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Omnidesire as the Ending of Desire: Zarathustra, Mahāyāna Buddhism, Tiantai

Omnidesire as the Ending of Desire: Zarathustra, Mahāyāna Buddhism, Tiantai Nietzsche’s <i>Thus Spoke Zarathustra</i> is a work that bears comparison to Mahāyāna Buddhist literature in more ways than one. Nietzsche was turning against the Schopenhauerian doctrine of the denial of the will, which he read as symptomatic of a larger nihilistic trend swallowing up almost all existing spiritual culture, while the Mahāyāna was turning against the world-denying implications of the doctrine of Nirvana as the ending of desire and samsara that was so central to early Buddhism. In this article, I explore one move made in both of these cases: the move from total negation to total affirmation seen as a convergence of these two apparently opposed extremes. Of central interest here is the “identity of indiscernibles” that applies structurally to these two opposite extremes, “willing nothing” and “willing everything,” with the latter effected only through “willing one thing intensely,” at once excluding and including all other things, and its liberative potential. http://www.deepdyve.com/assets/images/DeepDyve-Logo-lg.png The Journal of Nietzsche Studies Penn State University Press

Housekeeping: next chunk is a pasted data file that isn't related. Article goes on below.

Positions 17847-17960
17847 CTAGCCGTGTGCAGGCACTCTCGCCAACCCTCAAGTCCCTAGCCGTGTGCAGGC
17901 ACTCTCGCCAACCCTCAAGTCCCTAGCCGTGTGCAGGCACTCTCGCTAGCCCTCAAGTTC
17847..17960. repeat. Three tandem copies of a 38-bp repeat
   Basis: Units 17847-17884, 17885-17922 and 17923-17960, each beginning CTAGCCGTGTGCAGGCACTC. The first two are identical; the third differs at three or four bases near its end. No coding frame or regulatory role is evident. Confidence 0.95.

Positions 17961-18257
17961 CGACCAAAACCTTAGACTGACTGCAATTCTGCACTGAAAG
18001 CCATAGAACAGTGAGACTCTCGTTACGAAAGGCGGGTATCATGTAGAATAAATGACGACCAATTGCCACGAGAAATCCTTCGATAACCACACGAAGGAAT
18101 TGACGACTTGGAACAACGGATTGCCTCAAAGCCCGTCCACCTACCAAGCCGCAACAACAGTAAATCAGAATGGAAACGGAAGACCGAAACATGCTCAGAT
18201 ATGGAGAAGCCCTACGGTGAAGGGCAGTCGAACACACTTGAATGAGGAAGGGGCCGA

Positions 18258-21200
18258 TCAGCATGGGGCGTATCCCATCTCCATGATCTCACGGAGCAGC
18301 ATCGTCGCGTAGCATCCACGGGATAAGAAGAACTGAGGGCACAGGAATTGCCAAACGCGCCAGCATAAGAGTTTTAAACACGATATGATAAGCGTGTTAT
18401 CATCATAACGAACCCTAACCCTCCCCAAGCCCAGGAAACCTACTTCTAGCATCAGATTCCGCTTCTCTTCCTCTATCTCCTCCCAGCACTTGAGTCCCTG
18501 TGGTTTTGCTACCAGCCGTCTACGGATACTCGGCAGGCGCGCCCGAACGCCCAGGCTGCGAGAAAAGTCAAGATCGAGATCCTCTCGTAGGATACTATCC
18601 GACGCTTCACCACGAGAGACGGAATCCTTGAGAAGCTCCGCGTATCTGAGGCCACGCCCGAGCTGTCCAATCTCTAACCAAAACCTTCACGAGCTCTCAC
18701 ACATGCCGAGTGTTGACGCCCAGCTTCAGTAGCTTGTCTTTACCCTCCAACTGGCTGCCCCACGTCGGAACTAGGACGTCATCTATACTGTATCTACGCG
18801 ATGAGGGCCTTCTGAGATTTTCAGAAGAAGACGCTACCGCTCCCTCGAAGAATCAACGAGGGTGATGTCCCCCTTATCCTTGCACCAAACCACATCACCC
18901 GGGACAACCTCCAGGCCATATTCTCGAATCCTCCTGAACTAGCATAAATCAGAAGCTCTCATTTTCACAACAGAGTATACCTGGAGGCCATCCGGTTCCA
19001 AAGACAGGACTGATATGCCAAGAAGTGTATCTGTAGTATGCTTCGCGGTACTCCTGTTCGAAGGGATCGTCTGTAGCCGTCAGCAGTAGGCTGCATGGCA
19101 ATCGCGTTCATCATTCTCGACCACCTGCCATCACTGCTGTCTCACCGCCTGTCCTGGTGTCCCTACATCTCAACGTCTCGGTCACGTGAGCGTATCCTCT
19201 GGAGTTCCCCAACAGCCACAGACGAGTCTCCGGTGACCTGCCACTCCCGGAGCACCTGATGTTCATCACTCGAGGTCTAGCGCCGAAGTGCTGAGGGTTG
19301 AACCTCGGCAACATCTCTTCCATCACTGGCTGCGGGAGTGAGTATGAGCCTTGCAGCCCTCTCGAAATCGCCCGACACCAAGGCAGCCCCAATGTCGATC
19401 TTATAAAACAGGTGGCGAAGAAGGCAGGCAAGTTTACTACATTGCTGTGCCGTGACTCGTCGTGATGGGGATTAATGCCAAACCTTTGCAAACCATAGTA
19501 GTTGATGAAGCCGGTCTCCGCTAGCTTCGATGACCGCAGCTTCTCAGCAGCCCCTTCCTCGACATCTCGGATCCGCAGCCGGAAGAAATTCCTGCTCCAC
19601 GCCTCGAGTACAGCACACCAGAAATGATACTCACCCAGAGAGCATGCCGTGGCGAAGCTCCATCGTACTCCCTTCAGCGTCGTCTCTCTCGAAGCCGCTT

Omnidesire as the Ending of Desire: Zarathustra, Mahāyāna Buddhism, Tiantai

The Journal of Nietzsche Studies , Volume 46 (1) – Apr 2, 2015

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Publisher
Penn State University Press
Copyright
Copyright © The Pennsylvania State University.
ISSN
1538-4594

Abstract

Nietzsche’s <i>Thus Spoke Zarathustra</i> is a work that bears comparison to Mahāyāna Buddhist literature in more ways than one. Nietzsche was turning against the Schopenhauerian doctrine of the denial of the will, which he read as symptomatic of a larger nihilistic trend swallowing up almost all existing spiritual culture, while the Mahāyāna was turning against the world-denying implications of the doctrine of Nirvana as the ending of desire and samsara that was so central to early Buddhism. In this article, I explore one move made in both of these cases: the move from total negation to total affirmation seen as a convergence of these two apparently opposed extremes. Of central interest here is the “identity of indiscernibles” that applies structurally to these two opposite extremes, “willing nothing” and “willing everything,” with the latter effected only through “willing one thing intensely,” at once excluding and including all other things, and its liberative potential.

Journal

The Journal of Nietzsche StudiesPenn State University Press

Published: Apr 2, 2015

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